I have an in-progress change that records the TargetTypeInfo of target types. It prints and parses IR assembly with type info encoded with syntax like this:

type target("b", 1) {
  layout: type i32,
  hasZeroInit: true,
  canBeGlobal: true,

I have kept the notion of a TargetExtTypeClass as well, for two reasons:

  • When a type is obtained from regular code via TargetExtType::get(Ctx, "name", Types, Ints), the class (if one is registered) is queried for the type info.
  • The type info from the registered class takes precedence, and loaded IR modules are checked against it as a form of validation.
  • The class has a Validate hook that allows validation of a (name, type_params, int_params) tuple.

It’s still missing bitcode support, which I hope to be able to get around to over the next week or so. Please let me know if you have strong objections to this approach so I don’t waste my time :slight_smile:

That makes sense to me. Clear warnings at least seem to be in order.

In the particular change I’m proposing, I think we’re okay. All information provided by the TargetExtTypeClass that can affect generic transforms is encoded in the IR module.

If a type class isn’t registered, then validation is missing, and getting a new type may not work correctly. But the validation is only for the types themselves, and generic transforms shouldn’t be attempting to obtain a new, unknown extension type anyway. They should only preserve the types that are already there.

Hi all,

I just uploaded the updated version of this change to Phabricator – see also the stack of related changes. You can also find it as a branch on GitHub. This is now ready to go in as far as I’m concerned.

The overall design follows what I’ve laid out in my previous comment last week, following the feedback from initial discussions.

I have decided to mediate the IR printing/parsing and bitcode writing/reading changes via a “structured data” representation. The benefits are defining a systematically more regular, extensible syntax in IR assembly (which looks like the example I’ve posted before) and a certain amount of self-description in bitcode (which makes it easier to extend the type info while maintaining backwards compatibility). I do have an ulterior motive for this as well, which is to use the same mechanism for human-readable IR metadata roughly along the lines of DI metadata, but defined in a more principled manner.

Another month, another update on this. I’ve integrated all the review comments so far; the remaining changes to be reviewed (all linked together in a stack) are:

I’d appreciate another round of reviews!

I wanted to cross-post a question from ⚙ D147697 [IR] Add TargetExtTypeClass here, as that’s my main open question for this functionality in terms of high level design.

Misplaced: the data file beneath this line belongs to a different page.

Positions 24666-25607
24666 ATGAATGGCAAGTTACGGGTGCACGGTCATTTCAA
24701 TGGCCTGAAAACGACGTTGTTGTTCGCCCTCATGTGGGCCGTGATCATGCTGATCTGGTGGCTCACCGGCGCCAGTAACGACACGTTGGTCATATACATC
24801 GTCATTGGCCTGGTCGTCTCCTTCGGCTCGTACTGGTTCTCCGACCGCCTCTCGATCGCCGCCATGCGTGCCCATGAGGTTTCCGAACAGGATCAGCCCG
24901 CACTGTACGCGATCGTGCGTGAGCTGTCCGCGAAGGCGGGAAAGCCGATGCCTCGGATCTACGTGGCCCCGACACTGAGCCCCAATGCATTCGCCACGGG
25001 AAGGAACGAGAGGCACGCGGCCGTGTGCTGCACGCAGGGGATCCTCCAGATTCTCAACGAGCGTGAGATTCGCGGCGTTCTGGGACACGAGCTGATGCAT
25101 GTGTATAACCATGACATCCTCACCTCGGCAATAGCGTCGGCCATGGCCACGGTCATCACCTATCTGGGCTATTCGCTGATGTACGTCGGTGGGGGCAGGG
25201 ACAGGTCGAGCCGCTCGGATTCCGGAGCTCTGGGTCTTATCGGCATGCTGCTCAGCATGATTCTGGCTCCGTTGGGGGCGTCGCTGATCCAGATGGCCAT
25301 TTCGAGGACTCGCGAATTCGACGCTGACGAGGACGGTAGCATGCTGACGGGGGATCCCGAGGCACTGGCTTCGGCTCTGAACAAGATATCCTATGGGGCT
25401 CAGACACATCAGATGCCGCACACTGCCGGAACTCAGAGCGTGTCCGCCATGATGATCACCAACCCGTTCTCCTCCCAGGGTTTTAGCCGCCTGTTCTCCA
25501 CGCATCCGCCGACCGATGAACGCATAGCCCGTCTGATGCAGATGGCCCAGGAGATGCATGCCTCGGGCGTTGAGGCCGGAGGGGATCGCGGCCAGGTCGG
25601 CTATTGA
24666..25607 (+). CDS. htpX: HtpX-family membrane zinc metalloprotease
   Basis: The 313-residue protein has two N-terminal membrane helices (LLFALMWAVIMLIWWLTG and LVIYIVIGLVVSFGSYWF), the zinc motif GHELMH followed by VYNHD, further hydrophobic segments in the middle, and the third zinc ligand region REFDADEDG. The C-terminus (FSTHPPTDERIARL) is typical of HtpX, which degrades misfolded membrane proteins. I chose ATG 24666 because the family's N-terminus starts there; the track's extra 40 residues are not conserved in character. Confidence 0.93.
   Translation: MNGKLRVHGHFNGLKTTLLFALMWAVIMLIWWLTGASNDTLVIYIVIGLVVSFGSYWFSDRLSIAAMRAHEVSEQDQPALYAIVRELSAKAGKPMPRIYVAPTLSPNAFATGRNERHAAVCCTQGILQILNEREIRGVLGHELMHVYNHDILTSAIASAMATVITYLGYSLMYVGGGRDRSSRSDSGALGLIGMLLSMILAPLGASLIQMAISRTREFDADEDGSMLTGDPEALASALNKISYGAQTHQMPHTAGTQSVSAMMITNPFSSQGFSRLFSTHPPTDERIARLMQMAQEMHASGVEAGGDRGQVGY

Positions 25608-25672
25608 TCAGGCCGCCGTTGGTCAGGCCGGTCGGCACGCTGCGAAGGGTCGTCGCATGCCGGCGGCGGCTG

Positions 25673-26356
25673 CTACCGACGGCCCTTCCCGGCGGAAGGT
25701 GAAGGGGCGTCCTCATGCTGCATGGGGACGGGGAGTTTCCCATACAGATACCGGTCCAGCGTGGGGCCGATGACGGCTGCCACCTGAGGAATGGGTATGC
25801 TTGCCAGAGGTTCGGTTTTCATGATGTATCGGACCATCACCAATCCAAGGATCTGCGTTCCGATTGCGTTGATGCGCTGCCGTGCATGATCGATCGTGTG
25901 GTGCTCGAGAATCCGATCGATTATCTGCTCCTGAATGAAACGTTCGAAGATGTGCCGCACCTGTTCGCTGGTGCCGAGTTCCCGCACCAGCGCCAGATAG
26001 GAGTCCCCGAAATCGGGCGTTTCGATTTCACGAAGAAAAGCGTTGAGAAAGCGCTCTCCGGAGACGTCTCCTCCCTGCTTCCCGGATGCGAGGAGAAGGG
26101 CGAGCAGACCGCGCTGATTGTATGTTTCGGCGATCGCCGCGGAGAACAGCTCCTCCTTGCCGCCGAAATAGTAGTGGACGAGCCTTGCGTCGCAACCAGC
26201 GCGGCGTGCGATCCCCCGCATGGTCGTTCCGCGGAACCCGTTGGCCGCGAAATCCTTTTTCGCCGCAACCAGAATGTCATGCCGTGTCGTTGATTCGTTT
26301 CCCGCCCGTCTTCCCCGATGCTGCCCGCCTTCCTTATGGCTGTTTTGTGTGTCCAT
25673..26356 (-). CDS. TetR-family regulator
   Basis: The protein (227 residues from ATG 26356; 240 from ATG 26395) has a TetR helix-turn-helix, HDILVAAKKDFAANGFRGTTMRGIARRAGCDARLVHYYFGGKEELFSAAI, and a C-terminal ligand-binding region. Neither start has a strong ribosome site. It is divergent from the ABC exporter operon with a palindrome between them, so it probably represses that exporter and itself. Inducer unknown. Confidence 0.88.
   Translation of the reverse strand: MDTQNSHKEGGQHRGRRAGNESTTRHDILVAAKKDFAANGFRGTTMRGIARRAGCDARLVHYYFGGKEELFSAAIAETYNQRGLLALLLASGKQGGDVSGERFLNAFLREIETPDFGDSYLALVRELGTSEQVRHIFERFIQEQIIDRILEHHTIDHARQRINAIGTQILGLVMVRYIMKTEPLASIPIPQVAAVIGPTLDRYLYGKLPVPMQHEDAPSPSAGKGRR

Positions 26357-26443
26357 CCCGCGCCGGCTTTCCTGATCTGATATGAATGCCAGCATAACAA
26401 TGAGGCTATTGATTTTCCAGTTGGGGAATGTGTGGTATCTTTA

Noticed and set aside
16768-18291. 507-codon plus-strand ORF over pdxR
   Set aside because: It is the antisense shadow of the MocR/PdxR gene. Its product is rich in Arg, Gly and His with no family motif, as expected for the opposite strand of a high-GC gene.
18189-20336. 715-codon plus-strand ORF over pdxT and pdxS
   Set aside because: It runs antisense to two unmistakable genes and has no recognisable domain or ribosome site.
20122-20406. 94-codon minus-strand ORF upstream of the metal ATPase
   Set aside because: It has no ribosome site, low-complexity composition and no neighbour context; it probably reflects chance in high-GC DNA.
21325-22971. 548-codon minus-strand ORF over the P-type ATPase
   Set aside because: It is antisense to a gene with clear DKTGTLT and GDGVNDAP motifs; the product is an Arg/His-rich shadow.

What the patch currently proposes is that the specified type properties are specific to a given combination of arguments. This means that something like

type target("mytype") {
  layout: type i8,
  hasZeroInit: i1 true,

will apply to target("mytype") only, but not to target("mytype", i8) or target("mytype", 123). Instead, the type properties would have to be repeated for each argument combination in use:

type target("mytype", 0) {
  layout: type i8,
  hasZeroInit: i1 true,
type target("mytype", 1) {
  layout: type i8,
  hasZeroInit: i1 true,
type target("mytype", 2) {
  layout: type i8,
  hasZeroInit: i1 true,
; ...

I would like some input from people using target type (especially @jcranmer) on whether this makes sense or not.

Generally, the three ways I can see this working are:

  1. Type properties are bound to the type name only, but the same across all arguments.
  2. Type properties are bound to the specific type name + arguments combination (current proposal).
  3. There is some inheritance scheme, e.g. if you specify properties for type target("mytype") this is inherited to type target("mytype", 1), but can still be overridden.

So thanks to @jcranmer for weighing in on the review, but it feels like nobody really has a really strong opinion here, so how do we decide?

Part of the problem is that we don’t know the future and how this is going to be used. I do lean towards making this more flexible (meaning: having the properties be per-type), because I think either model (between options 1 and 2) is equally easy to understand, and apart from that I see the potential upsides and downsides as:

  • If it turns out that per type properties are useful in the future, then adding that in after the fact is likely to become a bit painful (questions of upgrade path, backwards compatibility etc.)
  • If it turns out that per type properties will never become useful, then the only cost is ~8 bytes extra per target type instance and potentially a bit of redundancy in .ll/.bc files